The Vocabulary of Liquid Flow Meters: An Explanation of Terms

Since liquid flow meter performance can be described in a variety of terms, we have decided to explain the definitions associated with them in language that is less commercialized. These liquid flow meter terms are not meant to be published in strict standards, but rather to be understood in a more accessible language. Within the industry, the performance of liquid flow meters is sometimes expressed with imaginative specification writing. For example, an engineer may ask questions like: “What is meant by uncertainty?” “Is there any use to a repeatable liquid flow meter?” Or, “What is the real meaning of a full scale deflection (FSD) linearity?” Here we attempt to explain just a few of some of the liquid flow meter terms.

Calibration Uncertainty: The basis of all the performance claims is formed by how good the flowmeters calibration uncertainty is. The figure is quoted by certified calibration houses but, other than that, it is rarely cited. Because there is an uncertainty on every measurement, no fully traceable or untraceable calibration can be absolute. Each of the flow measurements, such as density, temperature and pressure, has an effect on the calibration result. The typical uncertainty is ±0.1%, but the best calibration houses still claim ±0.02% uncertainty.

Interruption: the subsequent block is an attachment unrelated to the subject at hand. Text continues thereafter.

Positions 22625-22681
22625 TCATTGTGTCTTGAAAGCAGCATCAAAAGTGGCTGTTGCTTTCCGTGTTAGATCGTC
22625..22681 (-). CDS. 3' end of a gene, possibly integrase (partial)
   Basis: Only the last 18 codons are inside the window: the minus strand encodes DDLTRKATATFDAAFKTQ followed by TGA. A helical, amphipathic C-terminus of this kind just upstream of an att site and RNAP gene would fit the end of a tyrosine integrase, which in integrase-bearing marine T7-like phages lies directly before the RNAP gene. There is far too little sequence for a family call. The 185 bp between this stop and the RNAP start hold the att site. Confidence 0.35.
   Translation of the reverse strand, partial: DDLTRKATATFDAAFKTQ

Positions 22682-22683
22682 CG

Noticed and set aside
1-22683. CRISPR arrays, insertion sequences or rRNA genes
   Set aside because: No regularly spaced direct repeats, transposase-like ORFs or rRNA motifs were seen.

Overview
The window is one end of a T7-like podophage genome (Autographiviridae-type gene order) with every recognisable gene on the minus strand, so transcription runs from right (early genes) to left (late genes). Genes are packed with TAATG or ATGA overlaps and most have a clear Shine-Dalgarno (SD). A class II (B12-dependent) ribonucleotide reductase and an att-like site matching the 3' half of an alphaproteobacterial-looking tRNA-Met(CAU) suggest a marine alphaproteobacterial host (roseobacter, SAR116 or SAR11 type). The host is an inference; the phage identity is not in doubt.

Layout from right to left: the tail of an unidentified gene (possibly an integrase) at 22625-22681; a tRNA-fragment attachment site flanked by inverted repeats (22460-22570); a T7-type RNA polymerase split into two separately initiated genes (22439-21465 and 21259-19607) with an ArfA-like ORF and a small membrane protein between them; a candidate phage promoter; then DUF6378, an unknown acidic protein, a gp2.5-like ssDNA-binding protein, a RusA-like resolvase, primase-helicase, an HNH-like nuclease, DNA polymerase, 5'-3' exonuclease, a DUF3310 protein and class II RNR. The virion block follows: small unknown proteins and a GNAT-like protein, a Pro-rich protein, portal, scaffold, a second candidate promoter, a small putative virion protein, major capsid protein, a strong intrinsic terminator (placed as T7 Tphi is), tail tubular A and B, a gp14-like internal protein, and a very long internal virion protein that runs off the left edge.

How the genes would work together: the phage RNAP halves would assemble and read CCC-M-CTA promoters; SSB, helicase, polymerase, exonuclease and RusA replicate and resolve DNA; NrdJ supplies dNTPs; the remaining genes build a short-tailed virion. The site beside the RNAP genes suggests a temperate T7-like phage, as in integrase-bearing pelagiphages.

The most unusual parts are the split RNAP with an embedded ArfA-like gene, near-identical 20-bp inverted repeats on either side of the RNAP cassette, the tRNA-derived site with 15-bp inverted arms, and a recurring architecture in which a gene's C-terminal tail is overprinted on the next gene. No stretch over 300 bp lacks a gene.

Repeatability: Repeatability is what allows the flowmeter to have good performance. This term applies to the flow meter’s ability to give the same result on repeated runs, when under the same operating conditions. Repeatability is checked by taking multiple points at each calibration, but these are not always reported on the certificate of the calibration.

Accuracy: This term’s definition is often used incorrectly by commercial suppliers. Accuracy is the term used to describe the deviation from the absolute flowmeter reading. It can be confused as repeatability, but it is not the same thing (as demonstrated in the Figure on the right.). The figure should include the calibration uncertainty data, repeatability and linearity.

Discrimination: Also known as resolution, this term determines how small a flowmeter measurement can be made. This is not related to accuracy in any way. An example would be a flowmeter that only gives 1 pulse per liter, which may generate that pulse between 0.999 and 1.001 liters. That would mean it has 0.1% accuracy with very poor discrimination. However, when approaching it from the other end, increasing the resolution does not make any meter more accurate because adding digits to a digital indicator does not convince.

Rangeability: This term is also referred to as turn down ratio. It describes the flow ratio of minimum to maximum, which usually depends on the meter technology being used: the application and the flow rate. In a production process, some flowmeters at almost constant flow may be required to very accurately measure flow. In this case, the rangeability may only be 4:1 while the accuracy could be ±0.2%. By comparing the flowmeters as general tools in research or for use on pilot plants, the application may require a rangeability of 100:1 but only an accuracy of ±1%.

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*Stay tuned for our next blog, where we will explain the term “linearity”.